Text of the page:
Somehow we made it down without a disaster and placed the vierge on the altar for our photo session. The photographs were worth the effort, we figured, even though we would have to get the statue back up later.

Dennis photographing Notre Dame de Vassivière,  Photo by PJ McKey

Dennis photographing Notre Dame de Vassivière, Photo by PJ McKey

We did manage to return Notre Dame to her lofty perch on the wall of the chapel, gave a small prayer of grateful thanks for our own personal deliverance, and returned to Issoire for an aperitif! We earned it on that particular day.

Notre Dame de Vassivière, Chapelle Notre-Dame de Vassivière,  Besse-et-Saint-Anastaise (Puy-de-Dôme)  Photo by Dennis Aubrey

Notre Dame de Vassivière, Chapelle Notre-Dame de Vassivière, Besse-et-Saint-Anastaise (Puy-de-Dôme) Photo by Dennis Aubrey

This is part of a series of posts featuring an amuse-bouche, a bite-sized appetizer to whet the appetite of diners. Each of these will explore a single interesting feature of medieval architecture or sculpture. To see other amuse-bouches, follow this link.

Saint Peter in Aix – Amuse Bouche #34 (Dennis Aubrey)


PJ and I have been fortunate enough to photograph the magnificent churches in the Provence for many years now, but only recently were able to document the Cathédrale Saint Sauveur in the center of the old city of Aix-en-Provence. Through the good offices of our friends Albert and Monique Pinto, we received permission to spend most of a day unhindered in this grand melange of a cathedral. One section is pure Romanesque, however; the cloister. On one corner pillar is a magnificent rendering of Saint Peter. While looking about for a post to re-start our Via Lucis posts after our long and somewhat difficult move from Cape Code to our new home in Ohio, I found this sculpture and was immediately struck by its beauty. I had completely forgotten that Saint Peter anchored that lovely cloister and was delighted to rediscover him.

Saint Peter, corner cloister pier, Cathédrale Saint Sauveur, Aix-en-Provence (Bouches-du-Rhône) Photo by Dennis Aubrey

Saint Peter, corner cloister pier, Cathédrale Saint Sauveur, Aix-en-Provence (Bouches-du-Rhône) Photo by Dennis Aubrey

The sculptural details really make this work special. The incorporation of the rays of the halo into a decorated fanfold is superb, and the knot at the waist is a great touch. The borders of the tunic and cloak are also beautifully rendered by the sculptor. We forget how brilliant the Romanesque sculptures were at creating these decorative touches.

Saint Peter, cloister, Cathédrale Saint Sauveur, Aix-en-Provence (Bouches-du-Rhône)  Photo by Dennis Aubrey

Saint Peter, cloister, Cathédrale Saint Sauveur, Aix-en-Provence (Bouches-du-Rhône) Photo by Dennis Aubrey

We missed our conversations with all of you here at Via Lucis and are so glad to be back at work on this project. We look forward to presenting more of these magnificent churches and revisiting them in person as soon as we can.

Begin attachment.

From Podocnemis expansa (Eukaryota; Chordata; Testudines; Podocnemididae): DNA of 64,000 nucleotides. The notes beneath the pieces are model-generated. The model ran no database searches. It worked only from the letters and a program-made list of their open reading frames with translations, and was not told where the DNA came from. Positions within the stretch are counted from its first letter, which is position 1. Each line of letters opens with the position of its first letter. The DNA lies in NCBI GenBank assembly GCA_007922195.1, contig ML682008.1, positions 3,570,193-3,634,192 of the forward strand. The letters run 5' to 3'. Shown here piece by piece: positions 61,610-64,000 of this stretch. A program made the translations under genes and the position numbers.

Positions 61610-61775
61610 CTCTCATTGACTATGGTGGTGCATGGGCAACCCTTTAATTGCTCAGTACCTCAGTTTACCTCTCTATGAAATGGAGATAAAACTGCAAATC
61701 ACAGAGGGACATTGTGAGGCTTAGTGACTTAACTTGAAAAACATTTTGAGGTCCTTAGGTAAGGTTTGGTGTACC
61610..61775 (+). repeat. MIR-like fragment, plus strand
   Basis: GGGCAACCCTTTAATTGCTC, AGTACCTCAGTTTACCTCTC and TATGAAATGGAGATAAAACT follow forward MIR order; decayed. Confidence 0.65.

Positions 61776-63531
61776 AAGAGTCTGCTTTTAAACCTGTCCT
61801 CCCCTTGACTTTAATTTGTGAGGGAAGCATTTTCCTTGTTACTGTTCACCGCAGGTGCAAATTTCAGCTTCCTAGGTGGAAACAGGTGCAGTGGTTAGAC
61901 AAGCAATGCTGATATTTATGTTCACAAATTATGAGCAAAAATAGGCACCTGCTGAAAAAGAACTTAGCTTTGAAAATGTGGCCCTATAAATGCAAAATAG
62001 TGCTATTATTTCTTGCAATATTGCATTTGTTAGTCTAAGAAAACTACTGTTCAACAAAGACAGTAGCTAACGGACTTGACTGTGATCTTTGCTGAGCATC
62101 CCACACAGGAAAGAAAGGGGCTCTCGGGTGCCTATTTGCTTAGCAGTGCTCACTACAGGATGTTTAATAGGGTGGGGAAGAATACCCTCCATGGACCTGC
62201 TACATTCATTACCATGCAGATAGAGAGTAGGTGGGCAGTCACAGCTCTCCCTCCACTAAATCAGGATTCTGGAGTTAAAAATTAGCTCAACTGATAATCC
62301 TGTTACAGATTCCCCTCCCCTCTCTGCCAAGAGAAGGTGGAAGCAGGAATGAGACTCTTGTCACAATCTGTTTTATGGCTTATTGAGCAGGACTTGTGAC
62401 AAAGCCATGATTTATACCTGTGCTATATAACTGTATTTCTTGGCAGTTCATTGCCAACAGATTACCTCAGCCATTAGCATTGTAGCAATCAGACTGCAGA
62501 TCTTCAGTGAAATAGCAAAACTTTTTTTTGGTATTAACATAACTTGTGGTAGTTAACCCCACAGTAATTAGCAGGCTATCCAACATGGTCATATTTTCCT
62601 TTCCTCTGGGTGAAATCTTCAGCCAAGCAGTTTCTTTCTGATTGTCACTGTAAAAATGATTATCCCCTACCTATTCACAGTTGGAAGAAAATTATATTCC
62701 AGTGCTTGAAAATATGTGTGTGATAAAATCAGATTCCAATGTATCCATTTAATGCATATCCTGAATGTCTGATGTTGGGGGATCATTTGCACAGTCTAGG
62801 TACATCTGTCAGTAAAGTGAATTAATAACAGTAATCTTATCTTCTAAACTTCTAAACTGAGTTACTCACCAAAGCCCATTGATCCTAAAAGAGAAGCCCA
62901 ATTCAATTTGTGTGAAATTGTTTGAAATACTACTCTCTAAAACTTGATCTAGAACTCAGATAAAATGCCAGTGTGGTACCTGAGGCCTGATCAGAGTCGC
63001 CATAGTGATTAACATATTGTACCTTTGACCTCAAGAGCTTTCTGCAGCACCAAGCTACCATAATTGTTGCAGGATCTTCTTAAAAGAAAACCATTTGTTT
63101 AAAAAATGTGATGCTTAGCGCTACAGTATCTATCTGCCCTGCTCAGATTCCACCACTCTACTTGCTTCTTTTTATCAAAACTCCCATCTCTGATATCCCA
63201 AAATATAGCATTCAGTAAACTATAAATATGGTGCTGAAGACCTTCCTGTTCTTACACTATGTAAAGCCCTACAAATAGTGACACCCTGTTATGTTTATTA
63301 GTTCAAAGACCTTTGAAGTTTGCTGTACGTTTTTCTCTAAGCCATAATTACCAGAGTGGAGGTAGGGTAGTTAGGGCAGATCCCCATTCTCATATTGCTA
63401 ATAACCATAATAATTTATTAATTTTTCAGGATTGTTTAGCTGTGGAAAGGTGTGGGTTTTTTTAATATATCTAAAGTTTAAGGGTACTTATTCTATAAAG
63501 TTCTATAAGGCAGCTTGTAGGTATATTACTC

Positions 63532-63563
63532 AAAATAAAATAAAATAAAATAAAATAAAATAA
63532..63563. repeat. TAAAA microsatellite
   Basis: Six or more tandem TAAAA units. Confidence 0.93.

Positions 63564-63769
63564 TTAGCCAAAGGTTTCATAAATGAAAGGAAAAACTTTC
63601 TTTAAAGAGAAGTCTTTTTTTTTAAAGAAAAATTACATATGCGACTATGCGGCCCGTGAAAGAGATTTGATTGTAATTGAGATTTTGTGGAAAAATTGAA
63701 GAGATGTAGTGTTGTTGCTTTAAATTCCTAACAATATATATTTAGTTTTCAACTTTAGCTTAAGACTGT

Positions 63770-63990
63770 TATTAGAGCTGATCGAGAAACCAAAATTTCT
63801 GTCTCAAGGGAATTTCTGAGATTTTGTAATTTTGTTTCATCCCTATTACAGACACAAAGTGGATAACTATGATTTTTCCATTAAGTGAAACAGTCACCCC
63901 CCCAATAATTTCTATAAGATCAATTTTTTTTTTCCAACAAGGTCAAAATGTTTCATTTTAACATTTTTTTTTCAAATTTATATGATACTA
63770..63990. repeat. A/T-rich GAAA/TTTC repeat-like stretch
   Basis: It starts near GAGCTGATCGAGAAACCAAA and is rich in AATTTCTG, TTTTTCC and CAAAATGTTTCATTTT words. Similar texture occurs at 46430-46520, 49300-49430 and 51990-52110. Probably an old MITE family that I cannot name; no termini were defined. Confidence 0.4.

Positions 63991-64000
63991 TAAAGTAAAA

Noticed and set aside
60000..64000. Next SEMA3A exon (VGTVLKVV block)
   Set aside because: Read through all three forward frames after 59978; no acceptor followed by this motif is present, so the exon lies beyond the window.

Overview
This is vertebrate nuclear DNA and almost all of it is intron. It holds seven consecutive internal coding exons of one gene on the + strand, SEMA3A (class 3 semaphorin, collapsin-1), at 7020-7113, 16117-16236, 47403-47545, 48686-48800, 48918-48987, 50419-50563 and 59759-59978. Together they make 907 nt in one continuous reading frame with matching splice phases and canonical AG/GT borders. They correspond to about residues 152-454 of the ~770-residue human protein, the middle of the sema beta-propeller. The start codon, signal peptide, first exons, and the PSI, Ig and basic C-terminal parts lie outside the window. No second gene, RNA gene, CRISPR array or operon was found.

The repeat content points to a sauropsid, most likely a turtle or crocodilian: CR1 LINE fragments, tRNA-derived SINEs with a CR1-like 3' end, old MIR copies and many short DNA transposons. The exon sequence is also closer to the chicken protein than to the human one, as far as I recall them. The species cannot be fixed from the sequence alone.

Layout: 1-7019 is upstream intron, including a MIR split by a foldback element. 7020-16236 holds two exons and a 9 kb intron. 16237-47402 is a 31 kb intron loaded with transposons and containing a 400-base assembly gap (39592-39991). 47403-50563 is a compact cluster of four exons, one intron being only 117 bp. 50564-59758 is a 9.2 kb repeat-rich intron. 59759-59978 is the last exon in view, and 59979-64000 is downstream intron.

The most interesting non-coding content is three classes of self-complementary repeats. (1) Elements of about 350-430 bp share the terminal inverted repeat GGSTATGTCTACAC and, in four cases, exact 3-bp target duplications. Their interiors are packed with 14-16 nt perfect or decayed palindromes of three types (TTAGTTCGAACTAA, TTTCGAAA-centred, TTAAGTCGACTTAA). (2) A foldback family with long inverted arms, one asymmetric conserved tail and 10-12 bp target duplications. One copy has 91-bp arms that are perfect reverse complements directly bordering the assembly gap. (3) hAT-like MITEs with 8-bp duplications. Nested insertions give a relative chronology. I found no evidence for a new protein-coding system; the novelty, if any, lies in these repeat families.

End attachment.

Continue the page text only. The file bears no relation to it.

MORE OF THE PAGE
This is part of a series of posts featuring an amuse-bouche, a bite-sized appetizer to whet the appetite of diners. Each of these will explore a single interesting feature of medieval architecture or sculpture. To see other amuse-bouches, follow this link.

A Madonna for Mariners – Amuse Bouche #33 (Dennis Aubrey)


En Avant de Guingamp

En Avant de Guingamp

Since the relegation of our beloved AJ Auxerre from Ligue 1, PJ and I have chosen another underdog, this time a tiny town represented in Ligue 1 by an over-achieving football club. The team we chose was En Avant de Guingamp, competing for the small Breton town with a population of 7,235 people. It would be inconceivable for a town the size of Devils Lake, North Dakota to field a major league baseball team, but this is the equivalent of Guingamp’s achievement. The home pitch, the Stade du Roudourou, has a capacity of 18,126, two-and-a-half times the population of the town. In 2014 they won their second Coupe de France competition against all other teams in French professional football! The Guingampais have good reason to be proud.

The Guingampais also have reason to be proud of their famed Basilique Notre Dame-de-Bon-Secours. This structure is an amalgam of contrasting styles but is somehow harmonious. Inside the church we found the famous Black Madonna, Notre Dame-de-Bon-Secours (also anciently known as Notre Dame du Halgoët). I believe that she is normally found in the Porche Notre Dame on the north façade of the church, which features a famous labyrinth on the floor. But when we were there, she was ensconced in the south side aisle.

Side aisle with Madonna, Basilique Notre Dame-de-Bon-Secours. Guingamp (Côtes-d'Armor)  Photo by Dennis Aubrey

Side aisle with Madonna, Basilique Notre Dame-de-Bon-Secours. Guingamp (Côtes-d’Armor) Photo by Dennis Aubrey

Guingamp is just 20 miles from the sea, and for centuries the families of the mariners of the town prayed to Notre Dame-de-Bon-Secours for the safe return of their loved ones. There was a pilgrimage to the Madonna on the Saturday before the first Sunday of July and records document her fame from the 15th century. The original, venerated for centuries, was torn down and destroyed in the French Revolution. The current Black Madonna was reconstituted in the 19th century from fragments of three different statues recovered from the broken pieces. The head, I have read, is from the original.

Notre Dame-de-Bon-Secours. Basilique Notre Dame-de-Bon-Secours, Guingamp (Côtes-d'Armor)  Photo by PJ McKey

Notre Dame-de-Bon-Secours. Basilique Notre Dame-de-Bon-Secours, Guingamp (Côtes-d’Armor) Photo by PJ McKey

A final note – after our visit to Guingamp and her lovely basilica, PJ and I stopped at the small coastal town of Paimpol, where we enjoyed a late lunch of oysters and and a bottle of Muscadet-Sèvre et Maine sur lie at a seaside cafe. A perfect day.

Huitres avec mignonette, Photo par PJ McKey

Huitres avec mignonette, Photo par PJ McKey

This is part of a series of posts featuring an amuse-bouche, a bite-sized appetizer to whet the appetite of diners. Each of these will explore a single interesting feature of medieval architecture or sculpture. To see other amuse-bouches, follow this link.